British children among the least active in the world, with exercise ‘stripped out’ of modern lives
20 NOVEMBER 2016
British children are among the least active in the world, and fitness levels are plummeting, a damning international study has found.
Experts said the results were alarming, showing that movement was being “stripped out” of modern lifestyles, with children weaned on screen-time and starved of outdoor activity.
On Sunday night Simon Stevens, head of the NHS, called for radical changes in family routines, describing exercise as a “magic pill” which would be a “pharmaceutical blockbuster” if only it could be bottled.
Research comparing 38 counties across the globe placed England, Scotland and Wales among the worst for physical activity.
Overall, England and Wales were both scored D minus, the third worst grade in the rankings, while Scotland was joint worst, with a grade of F.
The rankings, produced by a global alliance of health experts, show the UK lagging far behind a host of countries, including Poland, Slovenia, and Venezuela, when it comes to children’s fitness.
“’If you could pack exercise into a magic pill, it would be a pharmaceutical blockbuster’
”Simon Stevens, chief executive, NHS England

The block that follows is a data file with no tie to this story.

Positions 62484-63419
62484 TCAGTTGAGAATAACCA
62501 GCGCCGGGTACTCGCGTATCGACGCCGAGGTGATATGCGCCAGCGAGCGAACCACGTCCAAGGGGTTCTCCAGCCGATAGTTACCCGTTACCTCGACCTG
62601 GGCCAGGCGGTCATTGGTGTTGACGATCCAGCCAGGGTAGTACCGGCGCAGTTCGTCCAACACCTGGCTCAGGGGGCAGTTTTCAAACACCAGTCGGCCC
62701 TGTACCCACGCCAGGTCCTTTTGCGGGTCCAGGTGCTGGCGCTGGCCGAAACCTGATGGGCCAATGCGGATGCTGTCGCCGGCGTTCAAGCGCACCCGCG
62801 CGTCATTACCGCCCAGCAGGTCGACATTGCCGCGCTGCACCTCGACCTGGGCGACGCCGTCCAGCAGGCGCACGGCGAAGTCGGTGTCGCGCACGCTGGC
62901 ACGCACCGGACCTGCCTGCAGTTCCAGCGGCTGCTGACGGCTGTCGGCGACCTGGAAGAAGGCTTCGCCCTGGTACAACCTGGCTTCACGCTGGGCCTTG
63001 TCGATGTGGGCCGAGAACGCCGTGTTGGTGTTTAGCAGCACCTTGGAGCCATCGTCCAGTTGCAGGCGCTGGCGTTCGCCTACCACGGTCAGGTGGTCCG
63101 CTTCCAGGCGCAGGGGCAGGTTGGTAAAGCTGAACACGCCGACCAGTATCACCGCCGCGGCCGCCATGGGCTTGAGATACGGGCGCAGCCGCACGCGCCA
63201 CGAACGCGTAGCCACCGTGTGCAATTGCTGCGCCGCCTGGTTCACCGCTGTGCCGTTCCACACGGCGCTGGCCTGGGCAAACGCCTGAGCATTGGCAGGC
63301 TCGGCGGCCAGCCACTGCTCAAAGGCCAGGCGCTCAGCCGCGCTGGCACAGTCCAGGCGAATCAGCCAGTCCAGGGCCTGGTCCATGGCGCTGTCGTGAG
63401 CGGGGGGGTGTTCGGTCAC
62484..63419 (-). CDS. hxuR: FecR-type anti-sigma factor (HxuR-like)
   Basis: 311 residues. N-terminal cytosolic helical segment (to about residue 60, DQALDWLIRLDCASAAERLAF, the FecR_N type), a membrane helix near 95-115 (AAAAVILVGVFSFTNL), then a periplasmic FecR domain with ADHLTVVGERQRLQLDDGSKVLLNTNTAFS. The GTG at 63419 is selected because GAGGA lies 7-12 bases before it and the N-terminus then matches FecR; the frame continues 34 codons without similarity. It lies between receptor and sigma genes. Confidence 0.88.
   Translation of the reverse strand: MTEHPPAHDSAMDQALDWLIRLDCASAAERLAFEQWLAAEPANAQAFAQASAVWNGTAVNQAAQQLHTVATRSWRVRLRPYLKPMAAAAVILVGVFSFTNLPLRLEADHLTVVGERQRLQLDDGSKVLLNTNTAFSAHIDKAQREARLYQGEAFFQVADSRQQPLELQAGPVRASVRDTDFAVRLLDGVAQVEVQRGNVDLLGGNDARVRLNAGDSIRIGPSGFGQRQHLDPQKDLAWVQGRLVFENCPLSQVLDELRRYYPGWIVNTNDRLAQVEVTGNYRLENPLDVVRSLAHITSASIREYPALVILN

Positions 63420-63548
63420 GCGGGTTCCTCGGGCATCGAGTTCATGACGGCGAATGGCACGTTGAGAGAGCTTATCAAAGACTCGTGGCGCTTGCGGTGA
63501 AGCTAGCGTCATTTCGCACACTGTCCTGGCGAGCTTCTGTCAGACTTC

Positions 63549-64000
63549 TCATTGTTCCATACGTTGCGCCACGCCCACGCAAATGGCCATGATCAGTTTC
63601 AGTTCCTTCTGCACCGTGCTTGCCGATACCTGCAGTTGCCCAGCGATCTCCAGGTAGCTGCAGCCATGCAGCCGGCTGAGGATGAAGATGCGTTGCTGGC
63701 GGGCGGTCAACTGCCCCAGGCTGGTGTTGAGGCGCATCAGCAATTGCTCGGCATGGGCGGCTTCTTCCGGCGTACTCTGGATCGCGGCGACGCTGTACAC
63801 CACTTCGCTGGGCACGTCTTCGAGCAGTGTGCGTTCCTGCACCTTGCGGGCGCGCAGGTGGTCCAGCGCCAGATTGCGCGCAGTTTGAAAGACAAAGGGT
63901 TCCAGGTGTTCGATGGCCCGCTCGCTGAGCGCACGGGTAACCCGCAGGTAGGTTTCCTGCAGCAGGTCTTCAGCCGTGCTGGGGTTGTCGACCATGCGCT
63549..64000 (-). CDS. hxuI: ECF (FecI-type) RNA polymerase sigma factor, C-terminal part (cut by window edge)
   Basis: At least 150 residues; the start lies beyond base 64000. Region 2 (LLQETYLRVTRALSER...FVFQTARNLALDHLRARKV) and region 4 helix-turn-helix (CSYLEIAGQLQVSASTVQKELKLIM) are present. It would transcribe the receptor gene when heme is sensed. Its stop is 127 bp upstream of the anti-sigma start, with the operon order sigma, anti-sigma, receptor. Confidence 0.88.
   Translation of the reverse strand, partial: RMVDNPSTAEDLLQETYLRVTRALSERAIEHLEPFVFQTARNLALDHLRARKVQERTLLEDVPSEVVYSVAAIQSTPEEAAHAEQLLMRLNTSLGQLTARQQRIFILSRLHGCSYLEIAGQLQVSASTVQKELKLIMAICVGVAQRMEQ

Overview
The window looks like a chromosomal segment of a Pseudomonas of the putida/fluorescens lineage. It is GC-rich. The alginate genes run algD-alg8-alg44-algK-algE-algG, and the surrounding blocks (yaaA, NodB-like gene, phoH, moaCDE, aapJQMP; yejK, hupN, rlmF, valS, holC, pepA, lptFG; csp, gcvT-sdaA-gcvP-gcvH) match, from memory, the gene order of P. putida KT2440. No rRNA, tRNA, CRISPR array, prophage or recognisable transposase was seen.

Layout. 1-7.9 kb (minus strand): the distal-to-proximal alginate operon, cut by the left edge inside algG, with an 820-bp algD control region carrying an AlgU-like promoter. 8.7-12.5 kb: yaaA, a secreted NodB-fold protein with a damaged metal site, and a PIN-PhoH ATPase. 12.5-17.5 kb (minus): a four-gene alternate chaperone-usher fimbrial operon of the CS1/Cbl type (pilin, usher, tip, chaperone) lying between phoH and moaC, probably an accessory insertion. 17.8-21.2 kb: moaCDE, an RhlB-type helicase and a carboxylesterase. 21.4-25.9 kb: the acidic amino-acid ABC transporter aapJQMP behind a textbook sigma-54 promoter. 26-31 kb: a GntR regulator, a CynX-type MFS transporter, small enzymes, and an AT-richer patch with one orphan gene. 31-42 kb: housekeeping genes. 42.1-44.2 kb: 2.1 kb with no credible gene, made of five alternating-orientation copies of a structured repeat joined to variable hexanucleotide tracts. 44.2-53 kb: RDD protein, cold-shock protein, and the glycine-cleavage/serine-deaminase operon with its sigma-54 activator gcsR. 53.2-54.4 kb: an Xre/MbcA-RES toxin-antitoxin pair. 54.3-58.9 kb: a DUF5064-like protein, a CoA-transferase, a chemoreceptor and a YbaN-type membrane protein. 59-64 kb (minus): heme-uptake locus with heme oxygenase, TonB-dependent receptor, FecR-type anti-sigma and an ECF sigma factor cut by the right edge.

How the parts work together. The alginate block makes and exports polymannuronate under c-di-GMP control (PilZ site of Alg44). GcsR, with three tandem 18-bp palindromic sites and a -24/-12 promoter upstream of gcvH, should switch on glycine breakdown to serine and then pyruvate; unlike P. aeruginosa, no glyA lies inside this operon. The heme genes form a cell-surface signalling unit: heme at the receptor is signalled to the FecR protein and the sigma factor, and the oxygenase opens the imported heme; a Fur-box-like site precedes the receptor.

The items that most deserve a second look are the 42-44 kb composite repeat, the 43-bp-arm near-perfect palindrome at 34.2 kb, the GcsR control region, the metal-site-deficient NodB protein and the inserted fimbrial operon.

Government advice says children should do at least an hour of moderate intensity physical activity per day.
But just 15 per cent of girls aged 11 to 15 in England manage this, along with 22 per cent of boys, the report shows. And only one in three children of this age are taking part in any organised sport outside school, according to the figures, presented to the International Congress on Physical Activity and Public Health.
The report shows that the fitness of children in England has deteriorated badly since the first such global research was published two years ago, despite repeated pledges by the Government to tackle childhood obesity and couch potato lifestyles.
In 2014, England was given an overall grade of C-D, in the first Global Matrix of Grades examining fitness. Since then, of nine different measures used to rank activity levels and government strategies, four have worsened while the rest are unchanged, bringing its overall grade down to D minus.
Latest figures show childhood obesity has reached record levels, with one in 10 children obese when they start primary school, and one in five reaching that level by the end of it.